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What is a “Cyber Crime”?
Federal law provides that a person who intentionally accesses a computer without authorization or exceeds authorized access to obtain classified, restricted, or protected data, or attempts to do so, is subject to criminal prosecution.
- Example: Types of cybercriminal conduct include: hacking, cyber terrorism, destruction of data, unlawful appropriation of data or services.
Discussion: Do you think it should be a crime for individuals like Edward Snowden to disclose governmental data? Do you think it should be a crime to access the back-end database on someone’s private website? At the opposite end of the spectrum, if someone walks away from a public computer and fails to log out of her email account, do you think it should be criminal to read that person’s emails? What if you were to send an email (even as a joke) from that person’s email account?
- Some would argue that Snowden is a criminal and deserving of punishment. Others would say that Snowden’s conduct was patriotic in that it disclosed to the public a litany of questionable government conduct. Most believe that hacking a website is and should be illegal. Others may not see the seriousness of snooping on someone else’s account if left open on a computer. Many would not realize that accessing this information is criminal, whether there is any nefarious conduct. It begs the question of whether there should be a specific intent element behind these types of conduct.
Practice Question: Clarence has his own business website that he hosts on a personal server. He manages the site personally with WordPress. Alice is aware of Clarence’s website setup and wants to play a joke on him. She guesses his password and logs into his website server. She then changes the title to read, “Alice is Amazing”. Clarence is outraged by Alice’s joke. Has Alice committed a crime?
- Alice could be guilty of committing cyber-crimes against Clarence because she, without Clarence’s consent, changed the website’s password and title to suit her silly intentions. Cyber-crime is any criminal activity that involves a computer, networked device or a network. While most cyber-crimes are carried out in order to generate profit for the cyber criminals, some cyber-crimes are carried out against computers or devices directly to damage or disable them, while others use computers or networks to spread malware, illegal information, images or other materials. Here are common types of attacks cybercriminals have been known to use:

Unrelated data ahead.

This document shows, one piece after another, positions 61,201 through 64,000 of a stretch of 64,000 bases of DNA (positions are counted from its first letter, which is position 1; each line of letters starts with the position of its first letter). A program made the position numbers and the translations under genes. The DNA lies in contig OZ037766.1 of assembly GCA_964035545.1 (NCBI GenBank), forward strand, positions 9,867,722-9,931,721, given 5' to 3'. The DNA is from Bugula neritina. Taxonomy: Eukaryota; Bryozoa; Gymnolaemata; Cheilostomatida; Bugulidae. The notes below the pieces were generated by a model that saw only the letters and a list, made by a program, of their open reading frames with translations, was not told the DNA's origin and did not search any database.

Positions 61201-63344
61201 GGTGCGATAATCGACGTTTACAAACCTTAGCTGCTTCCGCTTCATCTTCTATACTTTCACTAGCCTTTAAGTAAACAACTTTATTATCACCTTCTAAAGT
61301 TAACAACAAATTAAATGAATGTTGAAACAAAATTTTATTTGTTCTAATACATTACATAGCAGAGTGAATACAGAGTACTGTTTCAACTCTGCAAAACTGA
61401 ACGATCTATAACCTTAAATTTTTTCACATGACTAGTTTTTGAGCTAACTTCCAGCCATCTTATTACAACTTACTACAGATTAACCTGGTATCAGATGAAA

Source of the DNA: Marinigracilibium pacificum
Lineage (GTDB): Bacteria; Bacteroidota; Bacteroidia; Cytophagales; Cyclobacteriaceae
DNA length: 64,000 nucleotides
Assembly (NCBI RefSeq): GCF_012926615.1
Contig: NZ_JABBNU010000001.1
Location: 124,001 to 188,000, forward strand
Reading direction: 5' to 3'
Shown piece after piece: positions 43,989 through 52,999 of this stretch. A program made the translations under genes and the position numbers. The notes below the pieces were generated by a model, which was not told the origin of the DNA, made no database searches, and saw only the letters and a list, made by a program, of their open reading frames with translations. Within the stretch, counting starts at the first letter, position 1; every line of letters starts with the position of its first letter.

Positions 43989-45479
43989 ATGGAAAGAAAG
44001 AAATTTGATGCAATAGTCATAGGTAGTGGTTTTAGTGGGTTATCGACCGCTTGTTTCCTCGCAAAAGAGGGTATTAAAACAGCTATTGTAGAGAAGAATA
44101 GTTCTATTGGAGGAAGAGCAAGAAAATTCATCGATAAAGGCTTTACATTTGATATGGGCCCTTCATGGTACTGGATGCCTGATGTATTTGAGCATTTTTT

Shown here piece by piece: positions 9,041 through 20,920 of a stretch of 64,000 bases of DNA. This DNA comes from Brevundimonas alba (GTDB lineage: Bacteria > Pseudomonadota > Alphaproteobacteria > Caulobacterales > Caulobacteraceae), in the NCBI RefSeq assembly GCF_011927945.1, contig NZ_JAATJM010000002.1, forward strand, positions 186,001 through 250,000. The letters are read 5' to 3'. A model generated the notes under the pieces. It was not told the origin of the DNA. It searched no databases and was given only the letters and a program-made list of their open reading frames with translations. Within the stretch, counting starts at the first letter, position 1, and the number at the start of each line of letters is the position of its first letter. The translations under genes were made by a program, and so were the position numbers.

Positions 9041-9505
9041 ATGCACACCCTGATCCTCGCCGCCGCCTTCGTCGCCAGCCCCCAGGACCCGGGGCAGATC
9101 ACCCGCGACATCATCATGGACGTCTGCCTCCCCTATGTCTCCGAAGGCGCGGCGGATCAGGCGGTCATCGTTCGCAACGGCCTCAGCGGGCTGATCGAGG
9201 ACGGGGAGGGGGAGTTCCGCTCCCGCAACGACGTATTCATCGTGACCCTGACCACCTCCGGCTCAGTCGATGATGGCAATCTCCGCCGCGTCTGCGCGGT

- Distributed DoS attacks-which are often used to shut down systems and networks.
- Infecting systems and networks with malware which is used to damage the system or harm users by damaging the system, software or data stored on the system.
- Phishing campaigns are used to infiltrate corporate networks by sending fraudulent emails to users in an organization, enticing them to download attachments or click on links that then spread viruses or malware to their systems and through their systems to their company’s network.
- Credentials attacks, where the cybercriminal aims to steal or guess user IDs and passwords for the victim’s systems or personal accounts, can be carried out through the use of brute force attacks by installing key sniffer software or by exploiting vulnerabilities in software or hardware that can expose the victim’s credentials.
- Cybercriminals may also attempt to hijack a website to change or delete content or to access or modify databases without authorization.
Halder, Debarati and Jaishankar, Karuppannan, Celebrities and Cyber Crimes: An Analysis of The Victimization of Female Film Stars on the Internet (December 31, 2016). Available at SSRN: https://ssrn.com/abstract=3049543 or http://dx.doi.org/10.2139/ssrn.3049543
Smith, Katherine Taken and Smith, Murphy and Smith, Jacob Lawrence, Case Studies of Cybercrime and its Impact on Marketing Activity and Shareholder Value (December 13, 2010). Academy of Marketing Studies Journal, 2011. Available at SSRN: https://ssrn.com/abstract=1724815
Johnson, James A., Cyber-Crime Liability and Insurance (July 18, 2018). State Bar of Michigan Insurance and Indemnity Law Section, Volume 11 Number 3, July 2018. Available at SSRN: https://ssrn.com/abstract=3226978
Chowbe, Vijaykumar Shrikrushna, An Introduction to Cyber Crime: General Considerations (February 21, 2011). Available at SSRN: https://ssrn.com/abstract=1766234 or http://dx.doi.org/10.2139/ssrn.1766234
Johnson, James A., Cyber Crime Liability and Insurance (March 13, 2017). The State Bar of Michigan- The Mentor- Winter 2017. Available at SSRN: https://ssrn.com/abstract=3036526